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Toxicological information

Carcinogenicity

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Description of key information

Urea phopshate dissociated directly into urea and phosphoric acid in aqueous environment. No evidence of carcinogenicity was seen in NCI screening studies in the rat and mouse with urea. In addition, urea phosphate is considered not genotoxic and thus no further studies are considered necessary.

Key value for chemical safety assessment

Carcinogenicity: via oral route

Endpoint conclusion
Dose descriptor:
NOAEL
2 250 mg/kg bw/day

Additional information

Urea phopshate dissociated directly into urea and phosphoric acid in aqueous environment.

The carcinogenicity of urea was investigated in NCI 12 -month screening studies in the rat and mouse (Fleischman et al, 1980). No evidence of carcinogenicity or toxicity was seen in either study at the very high dose level of 45000 ppm (4.5% in the diet).

F344 rats (50/sex/group) were exposed to urea in the diet at concentrations of 4500, 9000 or 45000 ppm for 12 months. Five animals/sex/group were sacrificed at the end of the 365-day exposure period and a comprehensive list of tissues was investigated histopathologically; interim deaths were similarly investigated. All remaining animals were sacrificed after the 4-month recovery period and investigated histopathologically. There were no signs of toxicity. A significant linear trend in the incidence of interstitial cell tumours was noted in male rats. The incidence was 21/50 in controls, 27/48, 25/48 and 35/50 in the low, intermediate and high dose groups respectively. The authors do not consider this finding to be of biological significance as the background incidence of this tumour type is noted to be up to 100% in F344 rats.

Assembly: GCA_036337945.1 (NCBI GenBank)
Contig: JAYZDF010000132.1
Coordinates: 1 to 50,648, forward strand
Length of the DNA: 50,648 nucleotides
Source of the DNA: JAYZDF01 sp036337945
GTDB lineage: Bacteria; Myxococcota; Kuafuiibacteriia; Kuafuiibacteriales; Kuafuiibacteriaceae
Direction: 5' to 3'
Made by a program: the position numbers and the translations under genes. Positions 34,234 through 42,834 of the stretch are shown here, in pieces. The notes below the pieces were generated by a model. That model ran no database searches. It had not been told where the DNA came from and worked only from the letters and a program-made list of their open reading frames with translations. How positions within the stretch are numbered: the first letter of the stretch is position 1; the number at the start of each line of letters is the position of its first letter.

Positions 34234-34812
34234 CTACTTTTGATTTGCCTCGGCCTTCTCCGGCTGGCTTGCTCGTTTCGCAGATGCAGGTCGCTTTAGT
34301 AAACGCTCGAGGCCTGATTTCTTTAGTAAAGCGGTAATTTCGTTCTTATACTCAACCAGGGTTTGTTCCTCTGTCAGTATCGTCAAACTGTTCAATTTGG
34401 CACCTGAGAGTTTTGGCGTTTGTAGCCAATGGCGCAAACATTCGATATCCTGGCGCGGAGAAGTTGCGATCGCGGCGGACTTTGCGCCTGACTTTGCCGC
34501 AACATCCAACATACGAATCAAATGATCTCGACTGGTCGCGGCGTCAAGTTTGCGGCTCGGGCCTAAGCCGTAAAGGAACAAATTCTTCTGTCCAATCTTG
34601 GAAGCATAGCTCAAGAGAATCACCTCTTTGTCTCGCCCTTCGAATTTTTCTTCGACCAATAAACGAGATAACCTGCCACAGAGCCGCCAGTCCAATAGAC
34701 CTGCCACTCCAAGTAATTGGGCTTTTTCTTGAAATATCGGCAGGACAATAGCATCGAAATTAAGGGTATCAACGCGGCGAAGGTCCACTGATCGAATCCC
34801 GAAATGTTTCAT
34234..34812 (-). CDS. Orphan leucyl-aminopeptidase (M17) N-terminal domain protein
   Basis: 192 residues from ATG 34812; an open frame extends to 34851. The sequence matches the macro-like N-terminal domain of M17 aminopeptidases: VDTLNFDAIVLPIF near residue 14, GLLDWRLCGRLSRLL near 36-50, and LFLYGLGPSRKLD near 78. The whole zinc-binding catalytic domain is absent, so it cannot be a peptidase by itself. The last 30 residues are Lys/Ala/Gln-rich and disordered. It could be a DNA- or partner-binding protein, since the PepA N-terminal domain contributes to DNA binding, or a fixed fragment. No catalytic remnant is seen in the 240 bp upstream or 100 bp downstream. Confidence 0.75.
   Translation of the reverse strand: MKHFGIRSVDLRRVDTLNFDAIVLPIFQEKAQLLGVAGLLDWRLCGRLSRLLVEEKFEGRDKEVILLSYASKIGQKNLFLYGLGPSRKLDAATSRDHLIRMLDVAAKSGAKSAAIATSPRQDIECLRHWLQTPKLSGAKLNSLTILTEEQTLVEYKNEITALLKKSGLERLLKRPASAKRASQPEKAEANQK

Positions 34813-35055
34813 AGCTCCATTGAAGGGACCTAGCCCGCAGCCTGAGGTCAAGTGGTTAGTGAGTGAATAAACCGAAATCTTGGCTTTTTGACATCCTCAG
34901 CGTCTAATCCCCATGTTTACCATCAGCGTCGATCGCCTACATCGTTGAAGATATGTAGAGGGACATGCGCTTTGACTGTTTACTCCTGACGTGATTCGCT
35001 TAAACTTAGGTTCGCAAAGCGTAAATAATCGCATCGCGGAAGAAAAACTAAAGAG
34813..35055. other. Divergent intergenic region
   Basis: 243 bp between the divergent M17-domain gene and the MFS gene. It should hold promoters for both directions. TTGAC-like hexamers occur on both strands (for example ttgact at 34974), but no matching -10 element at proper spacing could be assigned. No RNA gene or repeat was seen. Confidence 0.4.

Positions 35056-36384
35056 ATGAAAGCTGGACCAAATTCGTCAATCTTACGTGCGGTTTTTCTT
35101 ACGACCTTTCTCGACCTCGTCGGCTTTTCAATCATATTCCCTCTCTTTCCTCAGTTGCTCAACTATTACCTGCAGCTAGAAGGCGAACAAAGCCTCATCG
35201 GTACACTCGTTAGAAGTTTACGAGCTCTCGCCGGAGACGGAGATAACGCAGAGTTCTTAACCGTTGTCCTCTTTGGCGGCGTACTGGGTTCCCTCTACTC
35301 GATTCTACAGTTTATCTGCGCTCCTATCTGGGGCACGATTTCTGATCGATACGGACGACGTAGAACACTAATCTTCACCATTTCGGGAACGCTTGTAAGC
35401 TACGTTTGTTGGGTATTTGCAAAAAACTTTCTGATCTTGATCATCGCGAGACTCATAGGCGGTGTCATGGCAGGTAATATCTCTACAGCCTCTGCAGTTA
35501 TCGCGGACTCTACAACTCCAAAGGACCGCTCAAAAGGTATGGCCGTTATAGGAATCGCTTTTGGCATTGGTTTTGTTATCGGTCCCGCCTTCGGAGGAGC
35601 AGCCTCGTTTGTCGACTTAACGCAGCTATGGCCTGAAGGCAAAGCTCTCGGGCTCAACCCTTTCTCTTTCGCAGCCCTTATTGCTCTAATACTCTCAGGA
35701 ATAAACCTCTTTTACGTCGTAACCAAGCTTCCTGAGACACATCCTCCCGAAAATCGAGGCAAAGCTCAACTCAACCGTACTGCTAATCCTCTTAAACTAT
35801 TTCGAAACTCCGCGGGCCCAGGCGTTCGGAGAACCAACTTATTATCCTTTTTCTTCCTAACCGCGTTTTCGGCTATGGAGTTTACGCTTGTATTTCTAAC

Using default conversion factors, the dose level of 45000 ppm is calculated to be equivalent to approximately 2250 mg/kg bw/d in the rat and 6750 mg/kg bw/d in the mouse.

B6C3F1 mice (50/sex/group) were exposed to urea in the diet at concentrations of 4500, 9000 or 45000 ppm for 12 months. Five animals/sex/group were sacrificed at the end of the 365-day exposure period and a comprehensive list of tissues was investigated histopathologically; interim deaths were similarly investigated. All remaining animals were sacrificed after the 4-month recovery period and investigated histopathologically. There were no signs of toxicity. A significantly increased incidence of haematopoietic tumours (malignant lymphoma) was seen in female rats in the mid-dose group. The incidence of this finding was 10 -92 in controls; 7/43, 10/38 and 9/50 in low, mid and high dose group animals, respectively. There is no relationship to treatment in the absence of a dose-response relationship.

As phosphoric acid is not genotoxic, no further carcinogenicity testing is considered necessary.

Justification for classification or non-classification

Based on the available data, urea phosphate does not have to be classified for carcinogenicity according to Directive 67/548/EEC and the CLP Regulation.